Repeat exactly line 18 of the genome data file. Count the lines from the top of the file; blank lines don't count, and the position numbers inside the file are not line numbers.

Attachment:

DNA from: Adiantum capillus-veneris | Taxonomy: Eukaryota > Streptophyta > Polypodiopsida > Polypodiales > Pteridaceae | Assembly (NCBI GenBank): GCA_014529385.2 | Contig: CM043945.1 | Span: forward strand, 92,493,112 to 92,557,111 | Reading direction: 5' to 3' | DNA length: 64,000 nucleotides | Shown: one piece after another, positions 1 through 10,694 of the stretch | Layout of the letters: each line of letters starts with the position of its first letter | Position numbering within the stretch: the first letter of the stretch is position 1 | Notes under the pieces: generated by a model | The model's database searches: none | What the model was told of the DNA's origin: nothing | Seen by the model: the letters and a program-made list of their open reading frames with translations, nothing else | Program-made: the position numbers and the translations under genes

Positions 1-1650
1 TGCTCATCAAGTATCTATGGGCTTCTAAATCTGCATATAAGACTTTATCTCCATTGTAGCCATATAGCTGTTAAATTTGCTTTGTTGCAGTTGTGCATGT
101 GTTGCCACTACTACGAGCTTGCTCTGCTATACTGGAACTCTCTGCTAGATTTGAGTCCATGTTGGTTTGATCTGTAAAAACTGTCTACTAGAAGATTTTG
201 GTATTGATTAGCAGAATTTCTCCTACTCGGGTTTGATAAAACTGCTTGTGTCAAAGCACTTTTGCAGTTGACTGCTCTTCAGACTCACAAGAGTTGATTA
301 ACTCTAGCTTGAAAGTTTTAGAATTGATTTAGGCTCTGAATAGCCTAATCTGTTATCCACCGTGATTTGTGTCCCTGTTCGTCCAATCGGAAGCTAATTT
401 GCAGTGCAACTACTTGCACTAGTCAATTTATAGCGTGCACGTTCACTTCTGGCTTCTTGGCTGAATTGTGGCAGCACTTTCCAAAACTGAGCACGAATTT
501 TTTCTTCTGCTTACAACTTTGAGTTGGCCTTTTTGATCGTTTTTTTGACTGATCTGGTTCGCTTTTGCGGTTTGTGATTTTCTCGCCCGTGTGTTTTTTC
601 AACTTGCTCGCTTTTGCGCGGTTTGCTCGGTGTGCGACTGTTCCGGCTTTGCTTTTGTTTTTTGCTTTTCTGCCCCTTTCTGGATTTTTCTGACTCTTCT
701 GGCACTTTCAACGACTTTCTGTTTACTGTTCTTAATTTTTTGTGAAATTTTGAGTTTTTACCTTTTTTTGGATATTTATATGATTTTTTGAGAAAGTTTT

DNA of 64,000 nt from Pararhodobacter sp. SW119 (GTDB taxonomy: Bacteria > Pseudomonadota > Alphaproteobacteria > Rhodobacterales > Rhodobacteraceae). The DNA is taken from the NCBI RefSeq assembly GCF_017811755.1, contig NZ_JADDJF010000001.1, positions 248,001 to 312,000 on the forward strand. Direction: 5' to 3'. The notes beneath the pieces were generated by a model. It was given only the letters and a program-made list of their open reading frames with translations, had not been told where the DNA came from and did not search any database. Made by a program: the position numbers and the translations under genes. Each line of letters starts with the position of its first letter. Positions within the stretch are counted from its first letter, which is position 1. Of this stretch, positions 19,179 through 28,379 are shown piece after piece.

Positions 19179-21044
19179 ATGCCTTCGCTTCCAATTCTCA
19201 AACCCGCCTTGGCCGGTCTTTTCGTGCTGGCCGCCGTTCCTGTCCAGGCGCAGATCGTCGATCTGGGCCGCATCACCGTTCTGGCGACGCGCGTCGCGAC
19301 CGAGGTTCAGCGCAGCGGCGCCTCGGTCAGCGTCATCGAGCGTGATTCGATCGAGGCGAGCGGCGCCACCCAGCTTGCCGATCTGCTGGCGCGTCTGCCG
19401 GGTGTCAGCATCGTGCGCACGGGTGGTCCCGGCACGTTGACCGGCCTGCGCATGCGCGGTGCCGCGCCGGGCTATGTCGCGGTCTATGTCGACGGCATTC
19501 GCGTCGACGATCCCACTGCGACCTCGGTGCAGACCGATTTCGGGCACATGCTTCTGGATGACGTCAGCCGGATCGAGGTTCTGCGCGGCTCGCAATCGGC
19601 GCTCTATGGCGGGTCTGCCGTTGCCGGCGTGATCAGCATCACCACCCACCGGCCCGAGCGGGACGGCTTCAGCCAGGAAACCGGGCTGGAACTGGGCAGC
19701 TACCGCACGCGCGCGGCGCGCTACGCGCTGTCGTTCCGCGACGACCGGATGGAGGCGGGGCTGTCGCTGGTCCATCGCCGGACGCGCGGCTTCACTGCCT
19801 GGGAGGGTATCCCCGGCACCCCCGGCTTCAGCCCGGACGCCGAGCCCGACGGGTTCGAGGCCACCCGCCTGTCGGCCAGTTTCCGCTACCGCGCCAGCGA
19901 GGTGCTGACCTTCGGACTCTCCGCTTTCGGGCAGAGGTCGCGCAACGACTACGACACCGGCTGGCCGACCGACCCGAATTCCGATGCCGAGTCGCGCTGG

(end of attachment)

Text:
19601 GCTCTATGGCGGGTCTGCCGTTGCCGGCGTGATCAGCATCACCACCCACCGGCCCGAGCGGGACGGCTTCAGCCAGGAAACCGGGCTGGAACTGGGCAGC